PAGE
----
There was a discrepancy in sex ratio of deer that died of clinical CWD (female: male = 12: 5). The high proportion of bucks in the harvest (76%) and over-representation of CWD-positive deer compared to CWD-negative deer may explain why females comprised 71% of clinical CWD cases. Data suggest CWD-positive bucks were harvested at a higher rate than expected and prior to reaching terminal stages of disease while the low harvest rate of does facilitated disease progression to clinical CWD. Females lived longer (137.2 weeks) after testing positive for CWD than bucks (107.4 weeks), which supports this argument. Also, the matriarchal social structure of females may explain why CWD incidence was higher in females and a more steady progression than males. Males were removed earlier in disease progression and had less time to spread disease directly to susceptible bucks in their bachelor herds throughout most of the year. Meanwhile, females progressed to clinical CWD, presumably shedding infectious prions into the environment and transmitting prions directly to susceptible females in their familial groups early in infection [46] and throughout most of the year. It is known that CWD prevalence is not spatially homogenous [47–50]. White-tailed deer are highly faithful to small home ranges in the Rocky Mountain West [11]. Prolonged prion shedding by CWD-positive does within their home range, including favored bedding locations, accompanied by communal grooming and shared home ranges with females provided opportunity for disease transmission through time.
Our study finding of higher incidence in does than bucks contradicts other reported studies that documented higher incidence in bucks than does (e.g., [45, 50, 51]). Presumably in hunted populations, bucks were the favored hunted sex as well. We believe that this discrepancy may be a function of the riparian habitat concentrating white-tailed deer and thus environmental contamination and allowing for the proposed role of does in the transmission of CWD in our study system. It is possible that in the future, when other habitats, such as winter lots in Wisconsin (where CWD has not been endemic for as long as Wyoming) have had similar time to become equivalently contaminated, does may become similarly important to transmission and incidence may increase in does in these population. In other words, perhaps our study population is an indicator of things to come, where initially bucks experience higher incidence until a threshold is met when does experience higher CWD incidence. This scenario assumes concentrated environmental contamination, however. For wide-ranging and dispersed populations, bucks may always experience higher incidence than females.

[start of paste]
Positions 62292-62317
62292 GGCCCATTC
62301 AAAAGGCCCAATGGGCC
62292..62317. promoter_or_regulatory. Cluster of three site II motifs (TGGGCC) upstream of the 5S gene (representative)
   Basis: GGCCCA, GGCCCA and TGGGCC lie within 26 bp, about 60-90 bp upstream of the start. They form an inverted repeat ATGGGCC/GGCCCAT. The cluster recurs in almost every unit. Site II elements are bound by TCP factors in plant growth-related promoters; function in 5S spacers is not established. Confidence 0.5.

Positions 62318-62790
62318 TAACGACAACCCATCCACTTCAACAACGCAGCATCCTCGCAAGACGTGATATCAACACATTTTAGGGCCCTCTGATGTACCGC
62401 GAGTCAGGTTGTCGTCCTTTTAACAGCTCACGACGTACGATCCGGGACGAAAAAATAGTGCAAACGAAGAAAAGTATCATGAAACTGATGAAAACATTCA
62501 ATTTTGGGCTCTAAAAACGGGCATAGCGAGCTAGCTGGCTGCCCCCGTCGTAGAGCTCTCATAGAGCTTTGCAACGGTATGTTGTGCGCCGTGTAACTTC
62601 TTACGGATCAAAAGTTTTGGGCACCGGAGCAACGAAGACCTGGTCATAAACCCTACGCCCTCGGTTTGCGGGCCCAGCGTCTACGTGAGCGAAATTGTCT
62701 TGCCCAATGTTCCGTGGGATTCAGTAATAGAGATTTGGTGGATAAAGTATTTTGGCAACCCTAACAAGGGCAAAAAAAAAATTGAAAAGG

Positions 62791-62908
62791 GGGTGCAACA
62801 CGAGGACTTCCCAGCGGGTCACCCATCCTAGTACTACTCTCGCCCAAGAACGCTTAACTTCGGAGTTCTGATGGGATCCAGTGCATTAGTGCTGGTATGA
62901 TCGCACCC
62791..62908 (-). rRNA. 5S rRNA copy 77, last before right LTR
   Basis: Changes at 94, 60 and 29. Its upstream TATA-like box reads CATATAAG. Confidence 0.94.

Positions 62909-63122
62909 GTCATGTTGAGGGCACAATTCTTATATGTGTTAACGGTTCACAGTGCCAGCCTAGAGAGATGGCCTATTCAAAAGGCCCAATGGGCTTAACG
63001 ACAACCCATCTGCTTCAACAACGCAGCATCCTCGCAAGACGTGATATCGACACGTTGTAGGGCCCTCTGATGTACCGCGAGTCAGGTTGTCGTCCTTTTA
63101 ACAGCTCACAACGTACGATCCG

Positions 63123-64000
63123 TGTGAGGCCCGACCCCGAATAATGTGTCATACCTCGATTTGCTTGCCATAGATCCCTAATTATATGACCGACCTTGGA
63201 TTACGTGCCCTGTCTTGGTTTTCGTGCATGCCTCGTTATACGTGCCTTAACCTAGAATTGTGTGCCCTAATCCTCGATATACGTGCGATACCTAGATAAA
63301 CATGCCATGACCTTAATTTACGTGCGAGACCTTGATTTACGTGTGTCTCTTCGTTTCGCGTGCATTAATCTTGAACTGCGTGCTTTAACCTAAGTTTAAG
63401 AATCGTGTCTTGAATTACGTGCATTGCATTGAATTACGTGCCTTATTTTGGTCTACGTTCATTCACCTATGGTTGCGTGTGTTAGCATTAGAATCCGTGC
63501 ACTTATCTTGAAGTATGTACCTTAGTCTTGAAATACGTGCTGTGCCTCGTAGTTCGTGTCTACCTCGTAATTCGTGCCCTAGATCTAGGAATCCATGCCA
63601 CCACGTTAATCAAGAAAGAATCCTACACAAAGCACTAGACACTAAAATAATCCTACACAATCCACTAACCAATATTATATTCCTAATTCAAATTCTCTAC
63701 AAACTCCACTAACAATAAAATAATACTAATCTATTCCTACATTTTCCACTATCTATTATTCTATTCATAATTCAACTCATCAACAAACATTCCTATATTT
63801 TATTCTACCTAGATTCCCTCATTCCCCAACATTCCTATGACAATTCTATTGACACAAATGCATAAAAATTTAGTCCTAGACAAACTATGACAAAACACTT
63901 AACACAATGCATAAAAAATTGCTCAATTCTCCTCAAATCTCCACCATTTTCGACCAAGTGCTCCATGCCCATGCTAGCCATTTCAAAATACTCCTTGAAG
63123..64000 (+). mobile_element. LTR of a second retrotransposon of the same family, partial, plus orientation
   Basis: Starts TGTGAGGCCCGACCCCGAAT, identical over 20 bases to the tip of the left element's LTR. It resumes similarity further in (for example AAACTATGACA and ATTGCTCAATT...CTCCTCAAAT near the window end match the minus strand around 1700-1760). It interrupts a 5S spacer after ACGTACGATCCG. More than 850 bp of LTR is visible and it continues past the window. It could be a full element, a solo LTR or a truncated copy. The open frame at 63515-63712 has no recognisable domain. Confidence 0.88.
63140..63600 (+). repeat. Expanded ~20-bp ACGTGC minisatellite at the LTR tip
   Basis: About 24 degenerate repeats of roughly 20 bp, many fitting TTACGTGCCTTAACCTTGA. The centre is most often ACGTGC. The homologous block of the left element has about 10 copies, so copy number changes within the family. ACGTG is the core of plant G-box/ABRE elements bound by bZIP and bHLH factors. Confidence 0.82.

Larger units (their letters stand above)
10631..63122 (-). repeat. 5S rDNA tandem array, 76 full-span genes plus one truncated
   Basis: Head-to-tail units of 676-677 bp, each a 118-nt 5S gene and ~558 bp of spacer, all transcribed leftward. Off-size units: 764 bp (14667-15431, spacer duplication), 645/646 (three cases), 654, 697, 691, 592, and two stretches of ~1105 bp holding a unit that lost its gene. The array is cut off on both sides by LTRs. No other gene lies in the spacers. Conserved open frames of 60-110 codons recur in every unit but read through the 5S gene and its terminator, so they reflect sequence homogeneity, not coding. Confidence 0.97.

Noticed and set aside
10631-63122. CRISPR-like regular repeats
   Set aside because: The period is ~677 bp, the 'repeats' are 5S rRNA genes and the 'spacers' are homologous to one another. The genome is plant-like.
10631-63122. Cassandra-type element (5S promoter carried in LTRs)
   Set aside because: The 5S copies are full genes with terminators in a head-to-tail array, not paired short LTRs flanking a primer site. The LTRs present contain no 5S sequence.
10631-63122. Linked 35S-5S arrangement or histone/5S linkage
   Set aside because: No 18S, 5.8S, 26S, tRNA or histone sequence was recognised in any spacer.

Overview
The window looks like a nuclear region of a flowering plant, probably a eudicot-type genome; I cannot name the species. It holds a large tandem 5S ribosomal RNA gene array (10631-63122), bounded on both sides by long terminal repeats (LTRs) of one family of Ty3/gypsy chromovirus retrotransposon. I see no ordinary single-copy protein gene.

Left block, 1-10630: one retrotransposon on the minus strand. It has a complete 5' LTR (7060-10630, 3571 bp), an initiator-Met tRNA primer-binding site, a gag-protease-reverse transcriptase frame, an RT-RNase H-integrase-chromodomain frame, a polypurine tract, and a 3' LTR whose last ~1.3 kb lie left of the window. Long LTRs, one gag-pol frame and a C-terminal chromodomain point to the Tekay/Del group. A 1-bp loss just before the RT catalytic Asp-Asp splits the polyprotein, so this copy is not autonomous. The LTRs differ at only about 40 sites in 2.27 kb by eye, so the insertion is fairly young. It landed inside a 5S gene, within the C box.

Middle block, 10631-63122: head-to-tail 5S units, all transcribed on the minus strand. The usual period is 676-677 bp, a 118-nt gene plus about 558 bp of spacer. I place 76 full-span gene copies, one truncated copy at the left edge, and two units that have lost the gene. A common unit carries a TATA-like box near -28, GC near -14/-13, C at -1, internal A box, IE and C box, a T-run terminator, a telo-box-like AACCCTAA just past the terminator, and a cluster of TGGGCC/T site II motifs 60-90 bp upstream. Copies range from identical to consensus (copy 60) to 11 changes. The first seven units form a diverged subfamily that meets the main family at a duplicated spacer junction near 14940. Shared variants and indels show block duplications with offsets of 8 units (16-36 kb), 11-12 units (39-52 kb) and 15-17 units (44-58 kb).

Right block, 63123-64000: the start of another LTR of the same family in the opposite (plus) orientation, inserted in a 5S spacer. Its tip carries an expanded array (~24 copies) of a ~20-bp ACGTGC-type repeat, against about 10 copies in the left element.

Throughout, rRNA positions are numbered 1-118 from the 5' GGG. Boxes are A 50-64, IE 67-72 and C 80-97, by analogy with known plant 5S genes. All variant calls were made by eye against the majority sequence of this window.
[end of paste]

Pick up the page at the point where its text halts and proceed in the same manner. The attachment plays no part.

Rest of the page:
It is important to note that hunters may have had a bias in regards to harvesting collared deer. It is possible that hunters avoided shooting collared does in lieu of harvesting an uncollared doe to avoid altering the study results and to not have to deal with the hassle of returning a collar. Hunters targeting bucks may not have had such concerns if the antler size was large enough. If this was the case, then we may have over-emphasized the ratio of bucks to does in the harvest ratio. We believe this bias was relatively minor, at least within the main study site that encompassed the majority of the winter range, because hunters were forced to use one hunting outfitter on the VR Ranch and after conversations with this outfitter, they at least claimed to not be biased for or against harvesting collared animals.